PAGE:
My Heroin Detox(s) and My Relapse(s)

More than 50 percent of addicts relapse, or at least that is what they say. I guess that means I'm not alone in this. I know that addiction is a disease but I hate myself even more every time I relapse. I have gone through heroin detox seven times and I have relapsed seven times all at the same detox center. The detox center never told me I should be going to a inpatient treatment center after I finished my detoxification. I guess they never mentioned this to me because they didn't have a treatment center as part of their detox facility. They would lose me as a paying customer if I didn't keep relapsing and needing to go back to them every time to detox over and over again in the future.

Fortunately I found this site and one of the first things your help representative told me was that detox should always be followed with treatment. They also explained to me that the best treatment centers have their own detox right there too, so I wouldn't have to go to two different facilities to beat my heroin addiction.

Looking back on it all I try to recall exactly how it all began. The first time I shot up, I fell in love with it. I started experimenting with heroin by snorting it. But a drug buddy of mine was a shooter and he told me about how the high would be different if I was a shooter too. He was right. The high is indescribably more intense. I would shoot more than I ever snorted and much, much more often.

Years and years of shooting heroin destroyed my veins. That is such an obvious statement to make but when you're an addict, you're in denial about any destruction that you're imposing on your body because all you're doing is chasing is that first euphoric high. What your drug buddies and dealer never tell you is that there is a reason that they call it the first high. It is not the first, second, third, fourth, forty-fifth high. You will never have that first high again. But it takes a long period of sobriety to come to that realization.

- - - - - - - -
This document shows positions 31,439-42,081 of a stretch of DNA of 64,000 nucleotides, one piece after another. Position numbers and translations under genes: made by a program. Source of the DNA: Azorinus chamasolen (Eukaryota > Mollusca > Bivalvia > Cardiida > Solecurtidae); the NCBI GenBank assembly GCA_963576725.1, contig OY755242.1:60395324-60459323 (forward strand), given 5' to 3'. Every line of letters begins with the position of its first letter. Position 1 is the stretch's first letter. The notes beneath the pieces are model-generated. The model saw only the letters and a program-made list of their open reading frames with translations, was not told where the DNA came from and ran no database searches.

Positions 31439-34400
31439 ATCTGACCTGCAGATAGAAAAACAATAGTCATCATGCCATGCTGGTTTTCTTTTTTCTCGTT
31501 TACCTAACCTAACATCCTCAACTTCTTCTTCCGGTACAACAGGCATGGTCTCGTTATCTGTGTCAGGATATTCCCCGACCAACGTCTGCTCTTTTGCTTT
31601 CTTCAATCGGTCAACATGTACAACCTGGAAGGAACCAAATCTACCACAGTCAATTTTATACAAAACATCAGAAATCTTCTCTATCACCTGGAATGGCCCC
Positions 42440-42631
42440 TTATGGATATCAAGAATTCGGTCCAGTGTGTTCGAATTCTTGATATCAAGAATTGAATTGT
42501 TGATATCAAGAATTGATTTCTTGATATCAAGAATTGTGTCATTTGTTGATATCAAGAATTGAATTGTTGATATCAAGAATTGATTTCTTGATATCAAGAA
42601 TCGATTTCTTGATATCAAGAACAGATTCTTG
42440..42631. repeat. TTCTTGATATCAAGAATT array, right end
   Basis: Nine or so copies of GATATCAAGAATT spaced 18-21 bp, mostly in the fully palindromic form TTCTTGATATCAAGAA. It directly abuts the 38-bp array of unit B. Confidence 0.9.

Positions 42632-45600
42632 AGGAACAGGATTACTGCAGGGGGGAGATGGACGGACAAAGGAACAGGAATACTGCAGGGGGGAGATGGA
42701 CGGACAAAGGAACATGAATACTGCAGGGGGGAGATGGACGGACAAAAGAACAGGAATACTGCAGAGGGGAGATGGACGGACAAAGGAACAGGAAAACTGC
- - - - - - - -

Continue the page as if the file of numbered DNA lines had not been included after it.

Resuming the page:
I have always stayed through until the end of each of my heroin detox(s). Some people can only last a few days or a few hours and because of that, they do not get to feel the relief that comes with a fresh sobriety as I experienced each time I finished detox. Even less people, it seems, get to know what it feels like for that sobriety to age and grow up and live on its own to be an age older than your longest of year-long binges.

So how did I get there, you ask? How did I get to the point where I wanted to go to heroin detox for that seventh time? I woke up one day, fixing my morning hit and I couldn't hit a vein. I tried and tired and tried. I tried to hit a vein, any vein for a day and a half. I couldn't get that heroin into my system; I couldn't get that medicine into my system. I had involuntarily begun my own detox. I could feel the pain surging through my body. I was feeling nauseous. My hands and arms were shaking. My mom had walked into my apartment and found me keeled over in pain, tourniquet around my arm and a full needle between my fingers. I was sobbing just hysterically sobbing. So she drove me to my last heroin detox. There is a time and a place for everything. I truly believe that. I had given up trying to get a vein and I was exhausted with what my addiction was doing to me, let alone my poor mother.

Each day now I am grateful to your site that you opened my eyes and found me the right treatment center that successfully helped stop using heroin. Everyday now I work my steps and watch out for my triggers if they appear. I think what helps me the most personally is the harsh reminder that the heroin detox is more painful than the purest strain of chyna white heroin's most euphoric high.

Contact the National Alcoholism and Substance Abuse Information Center (NASAIC) anytime toll-free at (800) 784-6776 or through our online form, and we will recommend the leading drug and alcohol rehab centers for you or your loved one.